Friday, October 25, 2013

Follow-up: Workshop on "Surface Plasmons, Metamaterials, and Catalysis"

The workshop here was, I think, very successful.  It was great to get so many knowledgeable people together in one place to talk about these issues.  Here are some key points that I learned from watching the talks and speaking with people:
  • While it may take years and $$ to build, single-molecule tip-enhanced Raman spectroscopy in variable-temperature UHV looks like an amazing capability.  Turns out that vibrational lineshapes that look gaussian at room temperature look like Lorenztians at cryogenic temperatures, as one would expect for true (not inhomogeneously broadened) resonances with well-defined lifetimes. 
  • It's possible to get large electromagnetic field enhancements out of high-index materials even without plasmon resonances.  Clearly it is worthwhile to try to create geometries where the local high intensities occur close enough to a surface interface that charge carriers produced there are able to diffuse to the surface to do chemistry.
  • Careful engineering of structures can lead to very high (say 90%) absorption even in extremely thin coatings.  That is, you can imagine making anti-reflection coatings that are tuned to produce absorption in materials where the loss mechanism can be used to do chemistry.
  • By driving plasmon resonances detuned from the resonance, it is possible to favor net motion of charge (generating photovoltages that can be measured in experiments).  Conversely, gating structures to alter their total charge density can tune their plasmon resonances (though it's still not clear to me how one would make this a big effect).  Shifting the energies a little with charge is something I understand; drastically changing the intensity of the resonances with charge is much more mysterious to me.
  • Very specific defect sites can drive very particular catalytic reactions.  In some special cases theory can show how this works, but I can't help thinking that there are many issues left to resolve.  For example, in discussing catalysis most people draw energy level diagrams, correctly showing that energy conservation is really important when, e.g., a hot electron in some solid is able to occupy (transiently) an unfilled molecular orbital in a molecule of interest.  However, there are other issues that affect which electronic processes can happen (e.g., momentum conservation; how incoherent hot electrons or holes can excite plasmons, which are coherent e-h excitations) that seem to be given short shrift.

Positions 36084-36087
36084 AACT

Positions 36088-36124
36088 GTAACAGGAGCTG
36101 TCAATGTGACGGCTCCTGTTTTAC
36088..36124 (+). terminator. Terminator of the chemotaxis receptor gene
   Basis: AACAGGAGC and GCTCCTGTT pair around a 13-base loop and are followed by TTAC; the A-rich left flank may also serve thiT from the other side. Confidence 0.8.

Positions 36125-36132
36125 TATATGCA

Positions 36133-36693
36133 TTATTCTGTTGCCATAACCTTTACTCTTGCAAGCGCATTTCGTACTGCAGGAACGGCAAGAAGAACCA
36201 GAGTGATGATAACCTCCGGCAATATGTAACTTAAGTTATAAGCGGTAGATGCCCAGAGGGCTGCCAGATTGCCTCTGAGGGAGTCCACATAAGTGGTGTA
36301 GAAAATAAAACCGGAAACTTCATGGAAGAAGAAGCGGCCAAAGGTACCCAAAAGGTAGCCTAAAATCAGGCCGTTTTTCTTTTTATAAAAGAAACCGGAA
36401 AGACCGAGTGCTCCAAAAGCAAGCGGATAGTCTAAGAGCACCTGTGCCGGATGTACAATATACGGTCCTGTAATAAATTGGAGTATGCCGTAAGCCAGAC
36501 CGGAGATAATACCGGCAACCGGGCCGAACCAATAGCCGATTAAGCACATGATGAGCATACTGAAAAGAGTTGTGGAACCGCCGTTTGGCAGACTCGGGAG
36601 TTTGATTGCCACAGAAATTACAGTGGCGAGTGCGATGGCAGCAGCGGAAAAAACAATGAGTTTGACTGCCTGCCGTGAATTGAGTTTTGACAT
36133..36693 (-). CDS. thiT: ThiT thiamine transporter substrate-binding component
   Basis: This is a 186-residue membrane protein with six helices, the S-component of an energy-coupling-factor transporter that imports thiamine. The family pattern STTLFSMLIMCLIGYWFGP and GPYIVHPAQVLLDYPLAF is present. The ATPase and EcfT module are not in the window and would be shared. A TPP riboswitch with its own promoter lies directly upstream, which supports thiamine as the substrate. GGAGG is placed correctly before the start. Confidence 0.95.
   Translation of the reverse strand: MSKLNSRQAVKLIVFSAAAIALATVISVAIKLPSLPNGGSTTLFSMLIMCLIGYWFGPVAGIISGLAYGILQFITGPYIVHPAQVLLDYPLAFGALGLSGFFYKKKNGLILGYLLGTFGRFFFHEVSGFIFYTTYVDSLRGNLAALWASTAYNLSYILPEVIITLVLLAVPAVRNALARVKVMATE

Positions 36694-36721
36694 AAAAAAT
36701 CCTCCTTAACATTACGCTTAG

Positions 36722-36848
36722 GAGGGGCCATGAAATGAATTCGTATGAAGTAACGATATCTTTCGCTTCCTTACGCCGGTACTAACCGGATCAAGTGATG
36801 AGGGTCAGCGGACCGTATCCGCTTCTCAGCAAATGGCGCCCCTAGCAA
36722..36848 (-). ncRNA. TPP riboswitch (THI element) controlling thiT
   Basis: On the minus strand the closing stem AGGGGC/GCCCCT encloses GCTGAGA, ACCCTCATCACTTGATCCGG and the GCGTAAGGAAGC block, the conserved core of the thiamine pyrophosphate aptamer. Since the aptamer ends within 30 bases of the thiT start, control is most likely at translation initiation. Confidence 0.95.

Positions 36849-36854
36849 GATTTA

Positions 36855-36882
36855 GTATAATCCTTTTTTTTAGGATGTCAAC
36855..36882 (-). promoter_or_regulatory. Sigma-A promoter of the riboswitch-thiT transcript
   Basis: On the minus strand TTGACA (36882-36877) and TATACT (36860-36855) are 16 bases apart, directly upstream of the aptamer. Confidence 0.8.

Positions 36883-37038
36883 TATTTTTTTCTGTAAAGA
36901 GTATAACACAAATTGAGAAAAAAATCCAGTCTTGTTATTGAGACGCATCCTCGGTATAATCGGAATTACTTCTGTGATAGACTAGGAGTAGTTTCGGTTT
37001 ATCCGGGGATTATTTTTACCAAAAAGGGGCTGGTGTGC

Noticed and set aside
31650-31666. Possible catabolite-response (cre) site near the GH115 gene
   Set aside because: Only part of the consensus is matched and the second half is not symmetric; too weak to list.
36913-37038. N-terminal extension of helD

• When an electron transiently occupies an empty molecular orbital, you can think of that as delivering an impulse to the molecule's nuclei.  (The equilibrium bond lengths differ when the molecule has an extra electron; thus passing through that state is like kicking the nuclei.)
  • Single-particle vs. ensemble studies (via plasmons and optics) can give insight into processes like the evolution of phase transitions with size - such as the formation of palladium hydride.
  • Doped Si can support nice plasmon excitations out in the mid-far IR, and could be very interesting from several points of view.
  • While it's very trendy to worry about water splitting, there are a huge number of other reactions that are important and complicated!  For example, converting CO2 to methane is eventually an eight electron process (!).
Those are just a few points.  Teaching, etc. made me miss some of the talks as well.  All in all, good talks and good discussion.  There is clearly an enormous amount still to be done in this field, both on the experimental and theory sides.

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